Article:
Despite a growing scientific literature published in recent years (Figure 1), the absence of adequate empirical data has been emphasized as a major bottleneck for understanding the different facets and dynamics of Mediterranean bio-invasions (Galil et al., 2018; Kourantidou et al., 2021; Kleitou et al., 2021b). A bibliometric search in Scopus, using the terms “Alien Species” OR “Invasive Species” OR “non-native species” OR “non-indigenous species” OR “non indigenous species” OR “non native species” OR “Invasive Alien Species” AND “Mediterranean Sea”, was made on 07 August 2022 and identified a total of 1329 references with over 80% of the references published after 2010 (Figure 1). Indeed, an analysis, of keywords with at least eight co-occurrences, using the VOSviewer software 1.6.18 (Van Eck and Waltman, 2010), extracted 106 keywords that were mostly related to countries, introduction routes, and taxonomic groups (Figure 1), indicating that most studies might focused on detection and distribution monitoring with limited information to elucidate the complex dynamics of biological invasions.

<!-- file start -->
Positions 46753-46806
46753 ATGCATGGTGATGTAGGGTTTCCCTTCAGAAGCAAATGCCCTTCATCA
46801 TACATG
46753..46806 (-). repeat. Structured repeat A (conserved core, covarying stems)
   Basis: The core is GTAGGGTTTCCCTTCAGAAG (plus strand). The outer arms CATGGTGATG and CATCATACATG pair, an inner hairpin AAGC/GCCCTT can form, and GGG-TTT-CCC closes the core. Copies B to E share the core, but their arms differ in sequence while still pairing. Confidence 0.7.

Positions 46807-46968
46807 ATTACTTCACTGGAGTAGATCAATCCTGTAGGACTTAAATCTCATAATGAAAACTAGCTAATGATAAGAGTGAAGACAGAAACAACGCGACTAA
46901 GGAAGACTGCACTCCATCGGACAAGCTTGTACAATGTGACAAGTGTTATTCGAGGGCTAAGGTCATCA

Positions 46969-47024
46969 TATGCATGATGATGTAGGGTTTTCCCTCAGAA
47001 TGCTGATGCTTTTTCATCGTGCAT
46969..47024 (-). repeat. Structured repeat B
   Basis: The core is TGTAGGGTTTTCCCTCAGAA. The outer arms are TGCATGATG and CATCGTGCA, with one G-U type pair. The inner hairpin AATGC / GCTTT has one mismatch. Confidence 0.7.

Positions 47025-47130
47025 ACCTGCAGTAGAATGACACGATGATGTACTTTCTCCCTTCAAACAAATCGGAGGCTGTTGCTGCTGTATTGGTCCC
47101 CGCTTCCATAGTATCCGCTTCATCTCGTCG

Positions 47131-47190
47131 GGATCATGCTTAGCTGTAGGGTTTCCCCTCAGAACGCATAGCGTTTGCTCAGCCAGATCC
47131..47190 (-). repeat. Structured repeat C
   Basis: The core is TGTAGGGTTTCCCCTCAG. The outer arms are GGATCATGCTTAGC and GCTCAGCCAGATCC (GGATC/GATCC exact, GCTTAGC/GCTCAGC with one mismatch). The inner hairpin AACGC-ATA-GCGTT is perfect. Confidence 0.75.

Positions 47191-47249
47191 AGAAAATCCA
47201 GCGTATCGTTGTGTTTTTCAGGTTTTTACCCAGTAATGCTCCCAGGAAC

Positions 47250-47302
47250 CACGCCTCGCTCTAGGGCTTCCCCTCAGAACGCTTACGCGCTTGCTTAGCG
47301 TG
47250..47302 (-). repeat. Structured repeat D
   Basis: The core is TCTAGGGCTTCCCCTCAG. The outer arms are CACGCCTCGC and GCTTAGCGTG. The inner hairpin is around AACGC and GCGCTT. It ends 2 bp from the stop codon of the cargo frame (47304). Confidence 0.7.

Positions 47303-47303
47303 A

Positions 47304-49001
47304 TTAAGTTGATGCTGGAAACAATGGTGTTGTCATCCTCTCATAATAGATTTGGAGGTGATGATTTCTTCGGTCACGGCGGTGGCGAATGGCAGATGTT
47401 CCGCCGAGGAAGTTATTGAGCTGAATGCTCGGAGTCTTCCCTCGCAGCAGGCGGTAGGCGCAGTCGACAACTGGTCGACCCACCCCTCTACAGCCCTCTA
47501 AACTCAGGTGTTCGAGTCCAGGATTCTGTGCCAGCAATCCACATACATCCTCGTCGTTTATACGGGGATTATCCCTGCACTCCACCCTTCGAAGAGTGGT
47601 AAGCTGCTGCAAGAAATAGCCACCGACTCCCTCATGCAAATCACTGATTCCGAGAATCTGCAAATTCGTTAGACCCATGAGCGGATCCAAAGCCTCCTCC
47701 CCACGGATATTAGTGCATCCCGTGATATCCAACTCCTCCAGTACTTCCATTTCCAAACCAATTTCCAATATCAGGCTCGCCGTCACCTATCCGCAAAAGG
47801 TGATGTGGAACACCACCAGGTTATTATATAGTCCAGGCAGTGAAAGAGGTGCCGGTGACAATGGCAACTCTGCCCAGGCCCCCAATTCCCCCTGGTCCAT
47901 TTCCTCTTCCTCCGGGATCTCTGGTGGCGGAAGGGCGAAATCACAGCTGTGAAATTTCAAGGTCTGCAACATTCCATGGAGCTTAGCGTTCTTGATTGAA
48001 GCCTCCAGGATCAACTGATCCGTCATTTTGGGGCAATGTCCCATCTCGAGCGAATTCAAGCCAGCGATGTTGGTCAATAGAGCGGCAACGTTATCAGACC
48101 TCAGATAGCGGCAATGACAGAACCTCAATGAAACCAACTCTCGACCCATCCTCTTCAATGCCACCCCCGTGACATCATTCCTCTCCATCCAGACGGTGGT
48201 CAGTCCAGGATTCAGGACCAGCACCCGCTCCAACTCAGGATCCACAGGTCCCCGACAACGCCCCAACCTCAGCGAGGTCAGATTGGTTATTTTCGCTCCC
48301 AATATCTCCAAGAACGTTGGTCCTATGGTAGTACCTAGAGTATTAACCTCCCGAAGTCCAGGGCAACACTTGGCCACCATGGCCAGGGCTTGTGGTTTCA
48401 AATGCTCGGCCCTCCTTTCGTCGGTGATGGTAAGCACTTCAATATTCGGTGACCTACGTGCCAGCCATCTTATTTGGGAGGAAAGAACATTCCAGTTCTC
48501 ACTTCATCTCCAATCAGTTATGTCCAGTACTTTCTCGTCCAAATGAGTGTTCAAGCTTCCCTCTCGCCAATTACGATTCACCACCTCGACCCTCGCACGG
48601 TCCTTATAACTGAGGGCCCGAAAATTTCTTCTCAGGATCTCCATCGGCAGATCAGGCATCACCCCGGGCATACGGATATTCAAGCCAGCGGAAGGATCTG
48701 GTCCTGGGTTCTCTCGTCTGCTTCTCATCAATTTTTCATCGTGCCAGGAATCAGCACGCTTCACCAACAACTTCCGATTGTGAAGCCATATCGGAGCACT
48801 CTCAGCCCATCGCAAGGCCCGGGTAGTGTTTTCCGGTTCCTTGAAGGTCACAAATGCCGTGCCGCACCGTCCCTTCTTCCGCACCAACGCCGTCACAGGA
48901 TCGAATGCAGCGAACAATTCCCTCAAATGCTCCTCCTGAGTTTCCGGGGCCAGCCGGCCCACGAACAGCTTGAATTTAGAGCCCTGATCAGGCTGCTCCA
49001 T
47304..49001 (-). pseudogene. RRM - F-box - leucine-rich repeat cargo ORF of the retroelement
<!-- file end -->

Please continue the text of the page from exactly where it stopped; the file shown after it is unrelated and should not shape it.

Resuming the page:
Figure 1 (A) Number of documents published in Scopus, extracted using the terms “Alien Species” OR “Invasive Species” OR “non-native species” OR “non-indigenous species” OR “non indigenous species” OR “non native species” OR “Invasive Alien Species” AND “Mediterranean Sea”, on 07 August 2022. (B) Connection and average publication year for each keyword (with at least 8 occurrences) used in the extracted documents.
In this context, this Research Topic (RT) intended to provide novel information about NIS biology and ecology in the Mediterranean Sea and promote successful management practices. Within the RT, a total of 12 novel and impactful articles covering diverse topics were published.